A year after Justify capped an undefeated run to the Triple Crown with a thrilling wire-to-wire effort in the 150th running of the Belmont Stakes, becoming the 13th thoroughbred immortal, a wacky 2019 series commences this Saturday on Big Sandy.
Any chance of a third Triple Crown winner in five years went up in smoke days after Country House captured the Kentucky Derby in never-seen-before fashion. He was ruled out of the Preakness — as well as the Belmont — by Hall of Fame Trainer Bill Mott, who announced on the first Tuesday in May Country House was dealing with a virus.
“He developed a little bit of a cough this morning and is off the training list,” Mott told the Daily Racing Form three days after Country House was placed first in the Derby following the historic disqualification of Maximum Security from the top spot due to interference.
Country House became the first Derby winner to miss the Preakness since a knee injury derailed Grindstone in 1996. War of Will, who took the brunt of Maximum Security’s lane change in Kentucky, won this year’s second leg of the Triple Crown on May 18 at Pimlico.
Starting from the No. 1 post for a second straight start, War of Will, with jockey Tyler Gafflione aboard, ran the fastest Preakness (1:54.34) since Curlin in 2007 and earned a career-best 99 Beyer Speed Figure. Should War of Will reach the winner’s circle at Belmont, the drama that transpired on the first Saturday in May will forever be a topic.
War of Will is aiming to become the 19th horse to complete the Preakness-Belmont double. The last horse to accomplish the feat was Afleet Alex in 2005. “There are only three Triple Crown races and they are pretty important,” War of Will’s trainer, Mark Casse, told the New York Racing Association. “If you can do it, you should do it. Two years ago, I think we were going to be the only one to run in all three with Classic Empire. It took three days of him before the race where he could not walk [before scratching with a foot abscess], so I think that was a legit reason not to run. That’s us, that’s what we do. We run.”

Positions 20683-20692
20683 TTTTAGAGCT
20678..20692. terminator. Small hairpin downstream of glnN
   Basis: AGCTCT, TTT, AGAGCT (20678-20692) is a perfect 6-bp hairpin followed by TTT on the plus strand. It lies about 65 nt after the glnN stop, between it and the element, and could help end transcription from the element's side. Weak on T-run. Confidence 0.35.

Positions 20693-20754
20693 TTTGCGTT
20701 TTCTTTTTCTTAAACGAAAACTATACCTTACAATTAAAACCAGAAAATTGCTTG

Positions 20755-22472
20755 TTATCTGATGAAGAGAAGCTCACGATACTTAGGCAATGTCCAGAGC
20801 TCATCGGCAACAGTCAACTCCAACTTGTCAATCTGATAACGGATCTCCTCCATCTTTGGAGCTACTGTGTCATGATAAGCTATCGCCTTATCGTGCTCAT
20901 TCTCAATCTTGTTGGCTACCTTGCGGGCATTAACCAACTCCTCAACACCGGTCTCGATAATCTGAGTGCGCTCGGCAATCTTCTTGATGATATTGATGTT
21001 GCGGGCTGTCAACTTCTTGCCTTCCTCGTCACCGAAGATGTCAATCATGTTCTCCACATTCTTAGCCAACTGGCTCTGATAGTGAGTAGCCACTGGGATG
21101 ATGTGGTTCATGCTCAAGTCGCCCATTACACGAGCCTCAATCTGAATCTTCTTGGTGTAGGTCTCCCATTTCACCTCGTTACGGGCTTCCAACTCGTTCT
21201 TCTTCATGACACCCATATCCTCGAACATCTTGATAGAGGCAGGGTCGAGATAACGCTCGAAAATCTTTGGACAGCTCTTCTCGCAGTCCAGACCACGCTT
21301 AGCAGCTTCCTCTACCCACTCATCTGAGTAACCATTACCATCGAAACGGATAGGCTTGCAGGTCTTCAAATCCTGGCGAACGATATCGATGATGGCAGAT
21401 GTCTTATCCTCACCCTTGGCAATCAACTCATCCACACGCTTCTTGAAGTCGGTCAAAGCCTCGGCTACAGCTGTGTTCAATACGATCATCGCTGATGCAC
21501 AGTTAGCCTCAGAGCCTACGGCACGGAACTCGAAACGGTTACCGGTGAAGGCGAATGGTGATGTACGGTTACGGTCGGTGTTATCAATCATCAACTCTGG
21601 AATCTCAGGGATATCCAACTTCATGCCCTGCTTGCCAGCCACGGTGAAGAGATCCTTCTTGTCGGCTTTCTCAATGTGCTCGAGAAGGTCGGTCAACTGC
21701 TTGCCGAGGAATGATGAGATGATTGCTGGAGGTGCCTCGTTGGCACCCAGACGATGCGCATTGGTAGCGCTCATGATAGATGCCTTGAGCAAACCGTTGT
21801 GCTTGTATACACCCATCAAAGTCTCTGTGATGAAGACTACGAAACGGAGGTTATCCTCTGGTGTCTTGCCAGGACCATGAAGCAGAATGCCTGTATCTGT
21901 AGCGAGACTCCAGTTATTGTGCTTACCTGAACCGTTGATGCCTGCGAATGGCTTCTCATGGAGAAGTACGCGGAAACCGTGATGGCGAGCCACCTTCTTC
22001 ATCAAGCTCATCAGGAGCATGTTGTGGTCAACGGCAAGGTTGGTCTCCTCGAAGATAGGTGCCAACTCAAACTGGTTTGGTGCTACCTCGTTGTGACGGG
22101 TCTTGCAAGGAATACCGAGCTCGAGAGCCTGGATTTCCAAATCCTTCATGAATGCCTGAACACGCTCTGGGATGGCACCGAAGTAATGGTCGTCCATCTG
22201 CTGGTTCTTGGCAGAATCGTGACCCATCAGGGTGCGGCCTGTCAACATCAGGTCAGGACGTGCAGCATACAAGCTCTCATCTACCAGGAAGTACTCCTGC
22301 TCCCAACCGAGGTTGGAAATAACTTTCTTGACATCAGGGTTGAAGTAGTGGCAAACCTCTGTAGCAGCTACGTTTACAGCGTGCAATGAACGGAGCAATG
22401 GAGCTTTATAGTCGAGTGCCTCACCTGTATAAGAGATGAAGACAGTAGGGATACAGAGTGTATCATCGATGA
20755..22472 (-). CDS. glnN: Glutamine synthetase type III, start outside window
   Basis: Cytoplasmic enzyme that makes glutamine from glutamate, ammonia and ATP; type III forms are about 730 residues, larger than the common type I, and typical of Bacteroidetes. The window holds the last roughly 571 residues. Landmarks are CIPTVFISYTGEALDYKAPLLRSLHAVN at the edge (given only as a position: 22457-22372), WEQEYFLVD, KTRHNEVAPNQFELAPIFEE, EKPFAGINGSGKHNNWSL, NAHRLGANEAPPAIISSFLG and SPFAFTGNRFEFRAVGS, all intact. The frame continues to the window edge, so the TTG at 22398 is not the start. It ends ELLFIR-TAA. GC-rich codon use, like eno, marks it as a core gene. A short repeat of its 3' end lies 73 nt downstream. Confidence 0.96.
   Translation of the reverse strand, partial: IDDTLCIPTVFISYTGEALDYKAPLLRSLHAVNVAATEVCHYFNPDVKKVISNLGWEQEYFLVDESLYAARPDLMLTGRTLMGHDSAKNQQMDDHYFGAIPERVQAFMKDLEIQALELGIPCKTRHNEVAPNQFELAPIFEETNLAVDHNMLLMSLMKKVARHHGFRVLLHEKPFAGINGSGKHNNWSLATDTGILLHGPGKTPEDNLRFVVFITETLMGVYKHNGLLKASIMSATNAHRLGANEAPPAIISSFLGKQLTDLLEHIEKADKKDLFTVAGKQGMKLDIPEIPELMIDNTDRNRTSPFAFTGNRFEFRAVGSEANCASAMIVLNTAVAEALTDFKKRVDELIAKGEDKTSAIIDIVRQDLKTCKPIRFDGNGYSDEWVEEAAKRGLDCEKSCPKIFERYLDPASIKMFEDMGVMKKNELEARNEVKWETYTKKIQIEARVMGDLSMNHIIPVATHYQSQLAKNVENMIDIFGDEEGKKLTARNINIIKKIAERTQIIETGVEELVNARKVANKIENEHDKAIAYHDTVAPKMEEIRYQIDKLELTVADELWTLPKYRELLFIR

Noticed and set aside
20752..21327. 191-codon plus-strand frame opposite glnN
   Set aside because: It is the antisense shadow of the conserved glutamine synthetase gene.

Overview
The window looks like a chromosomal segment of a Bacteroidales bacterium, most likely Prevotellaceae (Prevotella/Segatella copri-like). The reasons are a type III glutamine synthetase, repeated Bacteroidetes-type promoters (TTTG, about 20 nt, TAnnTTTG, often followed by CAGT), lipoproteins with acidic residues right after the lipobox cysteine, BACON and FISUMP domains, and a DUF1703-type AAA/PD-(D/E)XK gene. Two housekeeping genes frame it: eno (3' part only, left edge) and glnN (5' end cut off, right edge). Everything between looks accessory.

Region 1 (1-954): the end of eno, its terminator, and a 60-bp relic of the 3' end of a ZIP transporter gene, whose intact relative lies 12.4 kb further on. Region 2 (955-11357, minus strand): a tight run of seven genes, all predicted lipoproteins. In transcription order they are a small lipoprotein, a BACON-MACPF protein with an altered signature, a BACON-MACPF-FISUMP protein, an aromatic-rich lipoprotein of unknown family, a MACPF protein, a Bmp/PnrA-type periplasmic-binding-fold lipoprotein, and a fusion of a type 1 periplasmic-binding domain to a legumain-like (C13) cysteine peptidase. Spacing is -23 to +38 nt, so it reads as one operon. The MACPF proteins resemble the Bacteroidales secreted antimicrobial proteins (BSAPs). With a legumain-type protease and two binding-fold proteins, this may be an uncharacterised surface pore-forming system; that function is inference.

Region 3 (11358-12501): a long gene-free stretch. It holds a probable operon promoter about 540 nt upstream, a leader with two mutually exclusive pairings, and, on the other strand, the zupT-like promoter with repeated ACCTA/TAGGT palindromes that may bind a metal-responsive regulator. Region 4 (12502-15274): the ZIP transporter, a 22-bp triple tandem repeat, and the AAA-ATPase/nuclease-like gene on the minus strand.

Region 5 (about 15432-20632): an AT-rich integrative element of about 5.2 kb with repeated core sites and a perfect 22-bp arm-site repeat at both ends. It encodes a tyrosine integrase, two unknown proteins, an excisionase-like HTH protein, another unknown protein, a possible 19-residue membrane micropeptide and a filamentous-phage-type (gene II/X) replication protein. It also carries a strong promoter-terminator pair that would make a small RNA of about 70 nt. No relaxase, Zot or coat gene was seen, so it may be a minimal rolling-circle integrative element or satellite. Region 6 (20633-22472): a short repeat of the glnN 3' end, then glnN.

While there won’t be the buzz of a horse looking to join Justify, American Pharoah (2015), Affirmed (1978), Seattle Slew (’77), Secretariat (’73), Citation (’48), Assault (’46), Count Fleet (’43), Whirlaway (’41), War Admiral (’37), Omaha (’35), Gallant Fox (’30), and Sir Barton (’19) in the history books, the Belmont is never short on excitement.
Tacitus, also trained by Mott and one of the Derby favorites who finished fourth but bumped to third after the disqualification, projects as the stiffest challenger to War of Will. Tacitus had a strong five-furlong workout at Belmont on May 26 with jockey Jose Ortiz piloting. “It was very good, very even,” Mott said. “I liked the rhythm of it - 12, 12, 12, 12. Each furlong was in about 12 seconds and he went out six furlongs in about 1:12, so I thought it was a very steady, solid work.”
Also among the likely challengers will be Everfast, the Preakness runner-up at longshot odds, Japanese invader Master Fencer, who ran sixth in the Derby, Tax and Spinoff, who both disappointed in Kentucky (14th and 18th, respectively), Bourbon War (eighth in Preakness), and Intrepid Heart and Sir Winston.
The three-day Belmont Stakes Racing Festival, which begins Thursday, features 18 stakes races with $9.4 million in purses. Saturday’s 13-race card gets underway at 11:35 a.m. General admission is $30 — while supplies last — and attendance will be capped at 90,000. Flo Rida headlines the entertainment lineup with trackside pre- and post-race concerts.